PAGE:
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June 19, 2023

Joe Wheeler’s ‘General’ course could be so much better

By Gregg Dewalt, Alabama Golf News Editor
Joe Wheeler State Park The General GC

One player's view of what has to change

ROGERSVILLE – Among the amenities at Joe Wheeler State Park is a golf course, aptly named “The General,” a nod to the famous Confederate Civil War leader and the state park’s namesake.

The General is one of three state parks golf courses in Alabama – the others being Eagles Nest at Lake Guntersville State Park and the Oaks at Oak Mountain State Park just south of Birmingham.

Joe Wheeler State Park is about halfway between Florence and Athens, and not far from Huntsville and southern Tennessee.

Designed by Earl Stone and opened in 1974, the General’s listed yardage is 7,251 yards from the tips and offers golfers a nice challenge at an affordable price ($39 weekdays/$42 weekends). Stone’s layout winds through the park’s gentle hills with slight elevation changes across the 18 holes.

Joe Wheeler GC No. 14
Players can catch a glimpse of Lake Wheeler on No. 14 of The General. (Photo: Alabama Parks)

The course, which sits adjacent to Wheeler Lake, underwent a renovations in 2014 that included replacing the irrigation system and regrassing the greens with tifdwarf Bermuda grass.

It’s a picturesque and serene setting for a golf course, and wildlife is abundant.

It has minimal bunkering, and although you can catch glimpses of Wheeler Lake, water is in play on only one hole – the picturesque par 3 14th that plays over a slough and measures a lengthy 223 yards from the tips. Without a doubt, it is one of the best par 3s in the region no matter which tees it is played from.

The General at Joe Wheeler State Park is a bargain

The General is a bargain-brand course. There’s nothing to keep a person from playing and having a good time. But it could be so much better.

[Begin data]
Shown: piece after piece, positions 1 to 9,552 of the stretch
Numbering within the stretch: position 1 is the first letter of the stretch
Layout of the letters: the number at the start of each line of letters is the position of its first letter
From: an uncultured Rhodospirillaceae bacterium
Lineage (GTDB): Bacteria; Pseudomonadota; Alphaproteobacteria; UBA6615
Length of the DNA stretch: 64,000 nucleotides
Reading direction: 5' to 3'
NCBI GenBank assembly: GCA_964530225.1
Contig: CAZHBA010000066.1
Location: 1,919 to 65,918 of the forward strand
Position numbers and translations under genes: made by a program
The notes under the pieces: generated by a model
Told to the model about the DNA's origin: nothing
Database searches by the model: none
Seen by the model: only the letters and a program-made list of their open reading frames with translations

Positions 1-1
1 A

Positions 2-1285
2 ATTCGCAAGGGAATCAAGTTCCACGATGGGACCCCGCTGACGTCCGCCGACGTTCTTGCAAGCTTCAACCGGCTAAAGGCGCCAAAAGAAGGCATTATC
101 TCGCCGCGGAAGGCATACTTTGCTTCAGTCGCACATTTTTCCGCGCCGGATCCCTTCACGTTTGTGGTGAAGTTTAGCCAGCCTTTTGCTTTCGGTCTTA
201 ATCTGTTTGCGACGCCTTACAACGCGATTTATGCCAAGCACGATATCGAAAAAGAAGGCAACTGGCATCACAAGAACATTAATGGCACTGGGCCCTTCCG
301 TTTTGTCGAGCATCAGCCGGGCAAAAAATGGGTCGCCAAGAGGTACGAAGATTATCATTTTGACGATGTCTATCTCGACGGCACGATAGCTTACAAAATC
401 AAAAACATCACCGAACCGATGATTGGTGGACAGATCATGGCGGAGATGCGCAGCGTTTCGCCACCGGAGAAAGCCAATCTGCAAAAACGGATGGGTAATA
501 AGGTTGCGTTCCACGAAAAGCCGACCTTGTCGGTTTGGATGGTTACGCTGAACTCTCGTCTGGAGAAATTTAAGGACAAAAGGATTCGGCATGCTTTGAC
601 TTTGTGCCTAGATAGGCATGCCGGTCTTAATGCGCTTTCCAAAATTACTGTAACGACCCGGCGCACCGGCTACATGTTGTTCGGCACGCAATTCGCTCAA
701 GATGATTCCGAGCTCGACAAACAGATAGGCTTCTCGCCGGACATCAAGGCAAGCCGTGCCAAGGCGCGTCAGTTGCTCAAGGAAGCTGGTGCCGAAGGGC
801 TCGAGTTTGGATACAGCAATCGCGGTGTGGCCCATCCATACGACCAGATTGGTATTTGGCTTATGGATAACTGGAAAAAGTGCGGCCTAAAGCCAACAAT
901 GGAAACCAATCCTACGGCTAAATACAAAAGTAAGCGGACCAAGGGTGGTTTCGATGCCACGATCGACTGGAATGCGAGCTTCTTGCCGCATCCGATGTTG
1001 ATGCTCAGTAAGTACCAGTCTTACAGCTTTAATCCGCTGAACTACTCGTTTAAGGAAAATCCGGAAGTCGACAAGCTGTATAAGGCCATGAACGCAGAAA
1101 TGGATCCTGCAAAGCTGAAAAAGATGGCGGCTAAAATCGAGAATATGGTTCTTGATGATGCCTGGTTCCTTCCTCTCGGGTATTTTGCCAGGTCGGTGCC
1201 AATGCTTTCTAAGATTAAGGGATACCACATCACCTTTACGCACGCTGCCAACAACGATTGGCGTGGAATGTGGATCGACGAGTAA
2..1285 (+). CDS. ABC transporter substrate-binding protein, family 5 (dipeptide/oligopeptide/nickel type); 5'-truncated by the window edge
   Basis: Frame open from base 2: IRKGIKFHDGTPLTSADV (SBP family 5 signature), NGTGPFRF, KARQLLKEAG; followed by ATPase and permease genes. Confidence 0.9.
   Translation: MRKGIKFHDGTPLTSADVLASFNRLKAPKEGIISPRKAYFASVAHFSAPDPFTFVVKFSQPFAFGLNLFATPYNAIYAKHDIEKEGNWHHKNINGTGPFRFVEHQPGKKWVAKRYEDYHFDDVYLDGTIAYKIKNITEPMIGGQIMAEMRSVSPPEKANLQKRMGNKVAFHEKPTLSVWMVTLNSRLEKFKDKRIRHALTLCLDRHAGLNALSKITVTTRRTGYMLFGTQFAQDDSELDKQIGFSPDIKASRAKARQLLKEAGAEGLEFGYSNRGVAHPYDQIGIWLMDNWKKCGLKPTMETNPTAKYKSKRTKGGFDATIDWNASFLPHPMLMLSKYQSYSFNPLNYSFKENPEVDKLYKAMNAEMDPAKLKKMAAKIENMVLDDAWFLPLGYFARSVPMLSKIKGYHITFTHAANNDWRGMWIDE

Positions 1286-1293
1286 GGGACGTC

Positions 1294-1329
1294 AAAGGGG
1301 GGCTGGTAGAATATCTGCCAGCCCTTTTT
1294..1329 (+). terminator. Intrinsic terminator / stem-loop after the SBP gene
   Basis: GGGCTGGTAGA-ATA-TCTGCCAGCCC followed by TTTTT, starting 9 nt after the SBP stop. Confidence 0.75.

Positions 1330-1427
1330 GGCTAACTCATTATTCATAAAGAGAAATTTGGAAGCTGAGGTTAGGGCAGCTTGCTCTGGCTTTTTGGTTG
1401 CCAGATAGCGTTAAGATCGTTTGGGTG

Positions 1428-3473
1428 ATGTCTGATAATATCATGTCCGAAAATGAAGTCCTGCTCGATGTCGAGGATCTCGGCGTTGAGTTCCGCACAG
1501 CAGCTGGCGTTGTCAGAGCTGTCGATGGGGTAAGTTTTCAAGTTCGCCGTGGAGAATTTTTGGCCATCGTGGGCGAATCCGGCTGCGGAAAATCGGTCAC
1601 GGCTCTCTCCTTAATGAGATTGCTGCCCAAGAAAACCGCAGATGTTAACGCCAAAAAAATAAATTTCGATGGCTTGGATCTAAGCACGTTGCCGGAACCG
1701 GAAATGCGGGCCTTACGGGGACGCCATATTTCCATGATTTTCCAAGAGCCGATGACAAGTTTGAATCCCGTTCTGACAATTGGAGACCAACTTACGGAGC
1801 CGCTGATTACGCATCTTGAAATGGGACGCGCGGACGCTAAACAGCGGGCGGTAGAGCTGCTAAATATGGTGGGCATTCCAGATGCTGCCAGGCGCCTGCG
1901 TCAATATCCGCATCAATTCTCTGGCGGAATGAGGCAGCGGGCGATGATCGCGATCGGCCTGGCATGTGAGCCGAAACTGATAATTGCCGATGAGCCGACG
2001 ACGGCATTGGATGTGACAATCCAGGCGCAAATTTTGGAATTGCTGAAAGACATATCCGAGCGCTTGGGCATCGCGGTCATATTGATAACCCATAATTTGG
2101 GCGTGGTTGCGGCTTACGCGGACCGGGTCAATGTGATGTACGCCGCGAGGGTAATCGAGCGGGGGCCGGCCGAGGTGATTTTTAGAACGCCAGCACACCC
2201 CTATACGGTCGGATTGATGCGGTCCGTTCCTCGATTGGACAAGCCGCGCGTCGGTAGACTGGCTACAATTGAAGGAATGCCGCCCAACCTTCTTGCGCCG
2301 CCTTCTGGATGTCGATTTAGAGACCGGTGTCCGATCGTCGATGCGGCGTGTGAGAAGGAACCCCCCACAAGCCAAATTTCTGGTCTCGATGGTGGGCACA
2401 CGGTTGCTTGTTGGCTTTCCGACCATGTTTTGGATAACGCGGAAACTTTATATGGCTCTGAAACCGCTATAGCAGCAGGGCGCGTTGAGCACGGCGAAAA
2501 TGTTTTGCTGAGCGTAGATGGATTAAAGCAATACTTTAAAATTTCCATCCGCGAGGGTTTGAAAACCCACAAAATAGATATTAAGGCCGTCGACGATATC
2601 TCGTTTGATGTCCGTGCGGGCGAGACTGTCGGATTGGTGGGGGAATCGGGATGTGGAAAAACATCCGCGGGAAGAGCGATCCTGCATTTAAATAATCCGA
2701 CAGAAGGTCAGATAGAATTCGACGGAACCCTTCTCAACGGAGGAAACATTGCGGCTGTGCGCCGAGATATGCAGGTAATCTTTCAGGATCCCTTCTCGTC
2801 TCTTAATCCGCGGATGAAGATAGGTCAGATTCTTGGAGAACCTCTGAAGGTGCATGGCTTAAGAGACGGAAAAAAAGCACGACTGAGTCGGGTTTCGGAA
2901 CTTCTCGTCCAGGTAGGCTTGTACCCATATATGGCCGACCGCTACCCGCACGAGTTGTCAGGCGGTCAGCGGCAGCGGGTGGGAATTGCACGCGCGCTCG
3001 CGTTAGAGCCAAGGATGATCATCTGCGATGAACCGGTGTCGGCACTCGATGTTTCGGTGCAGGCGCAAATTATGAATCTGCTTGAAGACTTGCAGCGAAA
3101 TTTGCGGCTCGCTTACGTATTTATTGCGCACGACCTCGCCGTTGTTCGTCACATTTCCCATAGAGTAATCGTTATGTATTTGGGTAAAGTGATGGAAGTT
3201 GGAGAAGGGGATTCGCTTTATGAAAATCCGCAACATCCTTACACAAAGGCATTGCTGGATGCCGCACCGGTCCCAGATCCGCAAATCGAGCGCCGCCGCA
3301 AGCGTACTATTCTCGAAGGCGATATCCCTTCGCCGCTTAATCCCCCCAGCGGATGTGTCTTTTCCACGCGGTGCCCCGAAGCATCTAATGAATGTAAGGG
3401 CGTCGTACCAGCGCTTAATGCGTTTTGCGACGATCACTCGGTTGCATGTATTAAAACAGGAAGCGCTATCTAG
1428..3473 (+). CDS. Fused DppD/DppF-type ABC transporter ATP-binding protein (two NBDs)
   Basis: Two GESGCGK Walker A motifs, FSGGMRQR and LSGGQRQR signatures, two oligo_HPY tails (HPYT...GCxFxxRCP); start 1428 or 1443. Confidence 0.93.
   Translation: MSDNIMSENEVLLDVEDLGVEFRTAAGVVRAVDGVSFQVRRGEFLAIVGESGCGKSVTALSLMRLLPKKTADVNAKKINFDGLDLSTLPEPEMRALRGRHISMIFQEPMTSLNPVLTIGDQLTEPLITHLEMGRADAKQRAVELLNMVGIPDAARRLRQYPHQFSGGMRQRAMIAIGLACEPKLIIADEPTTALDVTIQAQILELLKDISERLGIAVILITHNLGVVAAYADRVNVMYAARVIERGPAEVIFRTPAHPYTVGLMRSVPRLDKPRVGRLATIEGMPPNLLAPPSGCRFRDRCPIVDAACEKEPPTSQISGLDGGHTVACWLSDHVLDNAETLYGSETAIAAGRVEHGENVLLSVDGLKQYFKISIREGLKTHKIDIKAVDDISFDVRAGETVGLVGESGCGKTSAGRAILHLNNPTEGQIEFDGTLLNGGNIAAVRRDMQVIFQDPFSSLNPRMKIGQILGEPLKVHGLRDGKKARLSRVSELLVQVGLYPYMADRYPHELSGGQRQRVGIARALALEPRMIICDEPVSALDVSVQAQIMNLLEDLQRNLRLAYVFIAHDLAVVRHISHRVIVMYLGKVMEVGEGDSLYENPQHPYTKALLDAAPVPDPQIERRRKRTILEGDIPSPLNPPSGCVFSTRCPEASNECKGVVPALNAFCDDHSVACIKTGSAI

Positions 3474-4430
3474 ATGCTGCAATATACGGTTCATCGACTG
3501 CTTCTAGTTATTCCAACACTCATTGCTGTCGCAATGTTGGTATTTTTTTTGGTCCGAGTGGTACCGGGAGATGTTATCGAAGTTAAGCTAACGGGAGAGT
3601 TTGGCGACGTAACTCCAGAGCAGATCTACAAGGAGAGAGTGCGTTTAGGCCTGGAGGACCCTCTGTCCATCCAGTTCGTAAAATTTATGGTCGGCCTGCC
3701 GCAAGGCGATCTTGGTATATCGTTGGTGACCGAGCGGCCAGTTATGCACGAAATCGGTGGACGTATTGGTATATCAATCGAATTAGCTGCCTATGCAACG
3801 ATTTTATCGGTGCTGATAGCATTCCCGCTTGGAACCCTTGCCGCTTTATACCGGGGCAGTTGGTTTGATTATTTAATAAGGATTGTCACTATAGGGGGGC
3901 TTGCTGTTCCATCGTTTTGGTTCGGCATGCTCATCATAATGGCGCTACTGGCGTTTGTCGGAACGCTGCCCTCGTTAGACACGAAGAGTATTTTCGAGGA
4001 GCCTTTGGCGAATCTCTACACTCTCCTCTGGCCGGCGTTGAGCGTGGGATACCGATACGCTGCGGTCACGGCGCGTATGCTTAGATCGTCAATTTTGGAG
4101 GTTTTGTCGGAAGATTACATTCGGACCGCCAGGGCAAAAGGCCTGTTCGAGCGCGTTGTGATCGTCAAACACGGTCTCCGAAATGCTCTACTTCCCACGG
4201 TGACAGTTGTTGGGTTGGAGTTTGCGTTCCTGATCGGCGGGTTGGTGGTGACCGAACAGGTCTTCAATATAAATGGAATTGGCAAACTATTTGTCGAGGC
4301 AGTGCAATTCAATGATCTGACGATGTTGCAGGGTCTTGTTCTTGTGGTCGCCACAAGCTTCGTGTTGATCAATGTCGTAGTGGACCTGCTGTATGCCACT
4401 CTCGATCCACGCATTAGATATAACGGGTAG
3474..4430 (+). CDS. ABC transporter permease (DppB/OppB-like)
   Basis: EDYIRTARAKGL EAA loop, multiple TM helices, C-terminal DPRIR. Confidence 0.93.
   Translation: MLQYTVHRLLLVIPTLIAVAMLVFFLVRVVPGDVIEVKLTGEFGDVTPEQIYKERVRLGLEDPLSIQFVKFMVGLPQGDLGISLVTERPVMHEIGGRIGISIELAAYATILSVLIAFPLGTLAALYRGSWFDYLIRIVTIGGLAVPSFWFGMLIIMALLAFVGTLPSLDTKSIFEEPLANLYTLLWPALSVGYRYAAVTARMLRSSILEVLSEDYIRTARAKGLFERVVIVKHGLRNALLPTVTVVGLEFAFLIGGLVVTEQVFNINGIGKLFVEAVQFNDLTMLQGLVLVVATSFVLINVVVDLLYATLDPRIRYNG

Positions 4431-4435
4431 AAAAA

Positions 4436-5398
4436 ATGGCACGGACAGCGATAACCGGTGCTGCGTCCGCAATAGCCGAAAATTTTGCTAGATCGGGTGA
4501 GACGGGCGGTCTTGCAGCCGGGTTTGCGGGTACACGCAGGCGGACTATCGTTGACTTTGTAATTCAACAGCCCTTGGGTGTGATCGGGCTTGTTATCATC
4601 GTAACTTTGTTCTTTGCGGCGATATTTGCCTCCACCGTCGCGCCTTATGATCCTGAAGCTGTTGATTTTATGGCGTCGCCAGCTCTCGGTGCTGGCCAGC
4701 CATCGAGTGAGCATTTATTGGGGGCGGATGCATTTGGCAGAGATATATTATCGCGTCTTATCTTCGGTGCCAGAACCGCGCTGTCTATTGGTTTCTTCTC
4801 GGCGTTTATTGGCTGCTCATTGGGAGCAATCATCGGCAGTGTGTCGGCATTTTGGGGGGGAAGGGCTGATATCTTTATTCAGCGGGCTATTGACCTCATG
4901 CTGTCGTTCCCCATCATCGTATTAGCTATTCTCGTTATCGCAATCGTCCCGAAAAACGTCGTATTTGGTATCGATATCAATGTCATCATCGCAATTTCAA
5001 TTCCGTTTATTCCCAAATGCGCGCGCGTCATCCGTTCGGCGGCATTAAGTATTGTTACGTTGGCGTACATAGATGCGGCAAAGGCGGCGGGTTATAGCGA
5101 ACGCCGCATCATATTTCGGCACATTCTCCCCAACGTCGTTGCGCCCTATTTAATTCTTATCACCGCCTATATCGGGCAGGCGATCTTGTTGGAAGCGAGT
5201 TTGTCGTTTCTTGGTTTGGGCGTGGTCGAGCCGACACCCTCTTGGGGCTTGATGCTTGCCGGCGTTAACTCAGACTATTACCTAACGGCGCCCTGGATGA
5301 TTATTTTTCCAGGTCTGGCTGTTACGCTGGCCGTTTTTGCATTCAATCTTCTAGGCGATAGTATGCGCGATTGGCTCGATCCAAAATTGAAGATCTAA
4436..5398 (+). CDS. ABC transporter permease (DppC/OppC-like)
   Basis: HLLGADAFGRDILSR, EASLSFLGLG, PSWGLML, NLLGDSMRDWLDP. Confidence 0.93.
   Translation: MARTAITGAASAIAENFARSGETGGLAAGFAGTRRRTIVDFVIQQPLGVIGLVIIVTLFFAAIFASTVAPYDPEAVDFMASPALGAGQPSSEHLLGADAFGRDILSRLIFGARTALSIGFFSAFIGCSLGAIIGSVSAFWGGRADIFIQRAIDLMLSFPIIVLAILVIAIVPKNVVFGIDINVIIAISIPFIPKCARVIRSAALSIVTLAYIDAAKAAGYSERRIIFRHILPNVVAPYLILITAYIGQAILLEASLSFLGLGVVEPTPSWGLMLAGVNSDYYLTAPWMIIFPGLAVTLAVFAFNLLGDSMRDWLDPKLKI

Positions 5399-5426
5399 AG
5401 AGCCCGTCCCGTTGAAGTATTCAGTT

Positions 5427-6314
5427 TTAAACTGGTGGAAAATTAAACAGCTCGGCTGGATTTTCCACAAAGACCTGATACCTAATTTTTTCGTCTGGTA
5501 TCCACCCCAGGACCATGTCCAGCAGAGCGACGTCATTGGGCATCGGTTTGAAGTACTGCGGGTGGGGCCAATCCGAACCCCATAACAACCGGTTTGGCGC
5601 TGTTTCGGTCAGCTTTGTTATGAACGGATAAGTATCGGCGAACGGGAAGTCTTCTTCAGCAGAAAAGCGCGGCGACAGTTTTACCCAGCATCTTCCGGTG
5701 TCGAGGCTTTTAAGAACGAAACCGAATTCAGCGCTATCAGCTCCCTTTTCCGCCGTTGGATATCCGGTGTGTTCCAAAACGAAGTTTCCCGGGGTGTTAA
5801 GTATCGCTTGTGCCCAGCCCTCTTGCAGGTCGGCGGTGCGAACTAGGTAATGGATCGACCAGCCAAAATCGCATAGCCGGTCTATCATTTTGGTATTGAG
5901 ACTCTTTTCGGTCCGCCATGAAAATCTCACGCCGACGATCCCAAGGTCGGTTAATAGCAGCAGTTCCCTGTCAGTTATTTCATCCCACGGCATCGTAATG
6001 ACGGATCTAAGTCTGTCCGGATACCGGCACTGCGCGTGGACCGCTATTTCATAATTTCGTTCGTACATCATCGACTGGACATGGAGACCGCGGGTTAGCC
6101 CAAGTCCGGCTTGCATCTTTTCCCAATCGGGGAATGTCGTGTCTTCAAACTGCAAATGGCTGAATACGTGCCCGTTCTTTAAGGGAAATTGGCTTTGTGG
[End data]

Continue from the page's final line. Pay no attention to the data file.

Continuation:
That said, it’s unfortunate that state government doesn’t realize the potential of Joe Wheeler’s General golf course. With a financial investment it could greatly enhance the entire park (the park has a lodge, cabins, marina and campgrounds). With the current boom in golf, the General could become a must-play course for visitors and local players alike.

Joe Wheeler The General 2
A tree removal plan would help the overall health of the General and improve many of the hard-scrabble areas along the fringes of the General, where it is difficult to grow and sustain grass. (Photo: Gregg Dewalt)

Full disclosure here – I live 30 minutes from Joe Wheeler and have played the course off and on since arriving in Florence in 1976 to play golf at the University of North Alabama.

I like the layout. I like the fact that there is a good chance you’ll see some interesting wildlife during your round. I like that there is a diversity in the holes that likely will require you to hit nearly every club in your bag. During its peak summer and fall season, the fairways are always pretty good. The practice range has plenty of space to accommodate players, although the practice green could use enlarging and there is no designated short-game area.

So, what could be done to improve the General? A lot.

First, the golf shop/snack bar is dated. It needs renovating, and it’s sparsely stocked with apparel. A few shirts, a few boxes of shoes and some caps is pretty much it. The glass display at the counter seems to have been there since the day Joe Wheeler opened.

A lot of little things add up

When you walk into the golf shop, it would be nice to be greeted by someone at least wearing a logo polo shirt identifying them as a member of the Joe Wheeler staff. A random t-shirt doesn’t cut it.

The gas golf cart fleet should be updated. Many of the carts have rips in the seats and are dirty. Customers should expect a clean cart, and that shouldn’t be hard to provide. Again, it goes back to customer service, which is lacking.